Total Pageviews

Sunday, August 28, 2011

All Roads

When I was growing up my parents took an automotive lap around Northern Europe. They owned at various times two Volvos, a robin’s egg blue Volkswagen Beetle and “Christine,” an ill-intentioned Audi Fox that failed to start on the morning my mother was scheduled to take the bar exam.
Far more beguiling was the 1974 Porsche 914 they bought new. With its “distinctive” styling, rainbow of Peter Max colors and minimal creature comforts, the car was the ultimate malaise-era cheap thrill. Sitting on one suitcase with another on my lap because both trunks were full, I watched my mother shift confidently up through the gears as we roared off through the mossy hills to meet my father for a summer vacation on the Oregon coast. I coveted the chance to drive the Porsche and counted the days until I could start Driver’s Ed.
Sensibly, my parents sold the 914 in favor of a Toyota Corolla as soon as I turned fifteen.
My dad taught me to drive by taking me to a local school parking lot on weekends. Since the trusty Toyota had a manual transmission, the education process dragged on longer than it otherwise might have:
“OK, try first gear now.” Screech, cough, die.
“Try it again.” Shudder, puff of smoke, die.
“One more time.” Whirr, chug, rough idle.
This sequence was repeated at the rate of one gear per week until I was ready to “solo” by driving on the freeway. As I clutched the steering wheel, my knees jammed up nearly to the dashboard due to my insistance on pushing the seat all the way forward, we lurched out of the merge lane directly in front of a big rig. Roaring away in descending wail of horn, the truck left me an opening to start working my way to the fast lane. I shoved the accellerator down, then depressed the clutch and shifted. Into reverse. With the shriek of a cornered mountain lion the Toyota lost airspeed as another truck loomed. I frantically shifted again and eventually found fifth gear, causing the tiny car to shoot forward, narrowly missing the vehicle in front of me.
Throughout this ordeal my dad remained eerily quiet. He stared fixedly into the distance, betraying his dismay only by reflexively pushing down on a non-existent brake pedal.
Years later I compensated for being robbed of the chance to drive the 914 by buying a car that all that and less. Although mid-engined like the Porsche, my 1985 Toyota MR-2’s angular styling could have been conceived by Grace Jones' hairdresser. Only the thinnest tissue of sheet metal separated my posterior from the pavement whizzing by inches below. The engine, with roughly the horsepower of a Cuisinart, barely kept me from winding up squashed like a bug on the grille of a Panamanian-flagged Ford Exterminator. And the “suspension,” if I may call it that, transmitted every change in the chemical composition of the asphalt directly to the steering wheel.
But I adored the car and developed a zeal for driving that has persisted to this day. Whether I was going down the block for a quart of milk or a quart of STP I was never bored. Freeway driving had the excitement of running with the bulls in Pamplona without the expense of an airline ticket or the indignity of wearing white pajamas and a beret.
Plus there was the thrill of taking the MR-2 to Jiffy Lube. Inevitably, just as I was getting to “How to Burn Fat While Making a Triple-Chocolate Layer Cake He’ll Love” in a five-year-old issue of Cosmopolitan, the adolescent attendant would poke his head through the waiting room door to ask sheepishly where the engine might be found.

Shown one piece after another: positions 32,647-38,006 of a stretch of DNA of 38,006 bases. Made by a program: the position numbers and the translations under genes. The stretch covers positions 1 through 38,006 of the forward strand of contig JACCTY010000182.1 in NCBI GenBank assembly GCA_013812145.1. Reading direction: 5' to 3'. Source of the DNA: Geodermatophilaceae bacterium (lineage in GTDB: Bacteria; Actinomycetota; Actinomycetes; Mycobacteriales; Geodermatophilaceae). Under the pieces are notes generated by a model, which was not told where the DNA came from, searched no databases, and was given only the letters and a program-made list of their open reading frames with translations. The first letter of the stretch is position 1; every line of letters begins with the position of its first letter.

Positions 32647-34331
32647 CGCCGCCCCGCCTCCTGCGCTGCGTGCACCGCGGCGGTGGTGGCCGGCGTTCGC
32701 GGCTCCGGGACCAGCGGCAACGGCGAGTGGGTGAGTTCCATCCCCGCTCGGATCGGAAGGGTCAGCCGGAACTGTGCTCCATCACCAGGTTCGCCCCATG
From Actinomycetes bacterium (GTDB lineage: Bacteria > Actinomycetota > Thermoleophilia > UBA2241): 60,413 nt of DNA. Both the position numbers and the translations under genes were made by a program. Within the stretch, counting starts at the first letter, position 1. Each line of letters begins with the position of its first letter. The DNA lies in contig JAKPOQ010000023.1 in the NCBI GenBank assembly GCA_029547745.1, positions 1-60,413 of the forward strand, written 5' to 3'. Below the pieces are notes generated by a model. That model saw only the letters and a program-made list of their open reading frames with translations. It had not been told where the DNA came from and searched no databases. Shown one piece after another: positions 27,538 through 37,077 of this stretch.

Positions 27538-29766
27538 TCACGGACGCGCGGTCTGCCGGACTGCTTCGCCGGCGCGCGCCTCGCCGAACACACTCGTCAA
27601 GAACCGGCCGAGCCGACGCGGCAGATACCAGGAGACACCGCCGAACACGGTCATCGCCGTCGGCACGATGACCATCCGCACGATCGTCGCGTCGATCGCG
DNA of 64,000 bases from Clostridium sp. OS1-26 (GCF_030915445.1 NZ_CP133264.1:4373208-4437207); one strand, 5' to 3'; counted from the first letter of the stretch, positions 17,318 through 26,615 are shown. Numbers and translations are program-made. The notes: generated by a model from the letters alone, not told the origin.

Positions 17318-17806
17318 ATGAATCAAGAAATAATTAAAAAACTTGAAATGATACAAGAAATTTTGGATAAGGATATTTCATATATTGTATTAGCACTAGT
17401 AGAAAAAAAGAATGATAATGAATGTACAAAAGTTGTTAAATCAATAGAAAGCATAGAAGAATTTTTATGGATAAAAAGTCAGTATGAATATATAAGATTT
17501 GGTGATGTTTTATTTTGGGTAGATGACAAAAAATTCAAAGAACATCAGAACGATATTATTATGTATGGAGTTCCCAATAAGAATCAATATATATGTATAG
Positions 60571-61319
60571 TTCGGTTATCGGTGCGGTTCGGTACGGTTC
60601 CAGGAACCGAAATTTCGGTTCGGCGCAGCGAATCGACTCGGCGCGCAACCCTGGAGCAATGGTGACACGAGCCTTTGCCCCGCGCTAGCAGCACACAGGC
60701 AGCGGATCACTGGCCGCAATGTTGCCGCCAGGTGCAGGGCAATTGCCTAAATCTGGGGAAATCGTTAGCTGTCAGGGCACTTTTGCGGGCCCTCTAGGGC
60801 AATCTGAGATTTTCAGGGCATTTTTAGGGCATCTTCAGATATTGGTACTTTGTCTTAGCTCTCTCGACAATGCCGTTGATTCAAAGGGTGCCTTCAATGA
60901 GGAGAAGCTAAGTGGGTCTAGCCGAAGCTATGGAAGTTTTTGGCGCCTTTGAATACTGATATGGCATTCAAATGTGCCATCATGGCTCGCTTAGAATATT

Meanwhile, being insufficiently entertained with life as an attorney in Portland, my mother got a job in Italy. My dad retired, and for eleven glorious years I got to travel regularly to the land of car makers whose names end in vowels.
My mother issued a strict edict that I was not to drive when I visited, but when she was at work my dad would surreptitiosly hand me the keys to the Alfa Romeo and whisper “Let’s go have lunch in the country today.” At midday when my mother was safely ensconced in the office and most of our neighborhood in suburban Rome was devoid of traffic, the clatter of dishes and the noise of a televised soccer game echoed from a hundred siesta-ing nearby apartments. Dad and I would get the Milano out of the garage and head for the Alban Hills a few miles outside the city. I had no trouble navigating the quiet streets, but the autostrada was something else. “Whatever you do,” said Dad, “stay out of the fast lane.” But inevitably there'd be a tiny microcar doing forty miles an hour in the right lane, and I'd succumb to temptation. Look in the rear-view mirror. Nothing behind me for miles. Stomp on the accellerator. The Alfa, being mercifully devoid of antipollution gear,would spring forward like a scalded cat. Alas, the instant I crossed the line an enormous BMW or Mercedes loomed on my bumper, flashing its lights angrily.
Once we left the freeway things quieted down considerably. We wound along dusty roads, dodging tomato trucks and climbing into pine-covered hills. The heat and noise of the city gradually disappeared. An hour or so later we were sitting in a cafe in an ancient stone town devoid of famous monuments or tourists, drinking white wine and eating spaghetti alla vongole, solving all the world’s problems while the cicadas buzzed in the cypresses and dogs slept in the silent square.
My parents are back in the Northwest now and driving is considerably tamer. But my dad still brakes for me.

No comments:

Post a Comment